It was now the turn to the BJT to show what it can do in this circuit. Here is my quick breadboard with components I had at hand, so there is a slight variation from the simulation:
The Q1 is obviously an MPSA42. C3 was substituted with a 10uF/25V electrolytic (yes you read well). Rf is a 250k carbon pot and R2 is built of a series of 1K pair in parallel plus 100 ohms in parallel, four resistors are wire-wound 1W. C1 is actually a 30uF/450V ASC Oil cap.
I haven’t measured the collector current but it seems to be around 1.3-18mA. Variance is due to tolerance of RE and R3. I need to measure the actual resistance of Rf but is somewhere between 180 and 200K.
As Rod suggested, the circuit is very stable and easy to dial the right feedback with the potentiometer. The 4P1L is biased about -9V and is slightly under the max Pa in this case.
Distortion is as predicted in the simulation (e.g. 0.1% for 1W and about 0.2 – 0.25% for 2W). Just above 2.2W distortion creeps up rapidly given grid current, which is not modelled properly by the 4P1L pentode model:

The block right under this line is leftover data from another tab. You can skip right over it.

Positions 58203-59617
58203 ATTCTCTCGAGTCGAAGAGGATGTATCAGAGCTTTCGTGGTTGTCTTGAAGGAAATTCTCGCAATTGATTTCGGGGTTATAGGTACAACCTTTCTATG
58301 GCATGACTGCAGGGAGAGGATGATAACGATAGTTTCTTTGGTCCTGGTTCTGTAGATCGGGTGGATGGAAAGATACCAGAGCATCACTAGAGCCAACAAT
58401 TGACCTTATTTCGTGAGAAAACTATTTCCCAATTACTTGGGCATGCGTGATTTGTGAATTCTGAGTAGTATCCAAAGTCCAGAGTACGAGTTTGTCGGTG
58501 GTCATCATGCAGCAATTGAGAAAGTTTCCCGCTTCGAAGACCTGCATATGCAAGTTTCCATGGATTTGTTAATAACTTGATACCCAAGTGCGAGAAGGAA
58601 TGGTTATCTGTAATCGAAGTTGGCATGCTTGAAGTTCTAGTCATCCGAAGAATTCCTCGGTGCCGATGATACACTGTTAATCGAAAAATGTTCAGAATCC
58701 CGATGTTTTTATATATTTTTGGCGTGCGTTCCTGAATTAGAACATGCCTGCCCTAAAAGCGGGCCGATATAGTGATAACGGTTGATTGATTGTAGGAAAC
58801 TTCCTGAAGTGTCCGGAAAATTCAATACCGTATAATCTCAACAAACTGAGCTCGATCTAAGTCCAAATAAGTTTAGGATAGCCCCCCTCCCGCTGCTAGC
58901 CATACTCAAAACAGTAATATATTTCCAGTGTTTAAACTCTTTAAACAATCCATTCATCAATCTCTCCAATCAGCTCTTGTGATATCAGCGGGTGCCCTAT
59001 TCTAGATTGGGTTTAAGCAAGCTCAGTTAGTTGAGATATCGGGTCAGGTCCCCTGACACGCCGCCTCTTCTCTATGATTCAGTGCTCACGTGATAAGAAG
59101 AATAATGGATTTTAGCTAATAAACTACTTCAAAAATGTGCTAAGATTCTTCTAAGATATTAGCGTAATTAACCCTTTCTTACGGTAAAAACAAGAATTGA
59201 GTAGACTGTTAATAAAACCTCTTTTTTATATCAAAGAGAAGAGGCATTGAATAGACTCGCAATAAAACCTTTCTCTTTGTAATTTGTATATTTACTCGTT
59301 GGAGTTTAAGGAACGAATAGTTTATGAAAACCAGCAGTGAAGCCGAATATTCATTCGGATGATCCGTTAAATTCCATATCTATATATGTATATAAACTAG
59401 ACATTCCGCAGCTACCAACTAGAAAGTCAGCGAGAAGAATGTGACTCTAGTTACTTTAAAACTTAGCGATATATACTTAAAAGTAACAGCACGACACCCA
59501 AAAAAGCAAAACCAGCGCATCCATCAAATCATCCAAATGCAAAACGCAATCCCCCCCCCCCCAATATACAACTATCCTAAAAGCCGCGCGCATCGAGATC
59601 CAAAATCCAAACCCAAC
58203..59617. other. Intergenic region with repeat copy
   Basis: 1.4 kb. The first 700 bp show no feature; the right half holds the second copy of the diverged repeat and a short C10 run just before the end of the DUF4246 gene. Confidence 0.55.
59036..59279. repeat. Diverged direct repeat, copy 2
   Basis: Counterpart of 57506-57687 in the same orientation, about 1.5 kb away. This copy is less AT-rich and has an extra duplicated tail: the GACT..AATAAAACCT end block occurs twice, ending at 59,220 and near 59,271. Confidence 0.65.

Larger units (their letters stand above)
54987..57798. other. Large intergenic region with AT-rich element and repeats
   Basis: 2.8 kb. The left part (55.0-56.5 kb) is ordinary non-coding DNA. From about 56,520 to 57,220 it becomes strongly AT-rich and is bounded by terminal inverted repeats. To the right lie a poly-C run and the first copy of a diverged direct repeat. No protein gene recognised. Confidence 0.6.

Looking at distortion versus frequency, it’s interesting to compare the BJT performance against the depletion FET. With lower Cob compared to the Coss of the FET, the BJT should be able to drive better the 4P1L. In fact, the BJT is more linear when swinging many volts compared to the depletion FET, so the proof is in the pudding:
The BJT is indeed more linear but if we compare the THD vs frequency of both drivers when providing 2W output power, we can see that the BJT is suffering as much (and even more given poorer slew rate) than the FET at frequencies above 12kHz. Also FET’s THD versus frequency is more linear up to 10kHz, whereas the BJT has a peak around 6kHz and a dip closer to 10-11kHz. Either way, the BJT outperforms the FET in overall THD up to 11kHz.
I need to listen to this circuit now…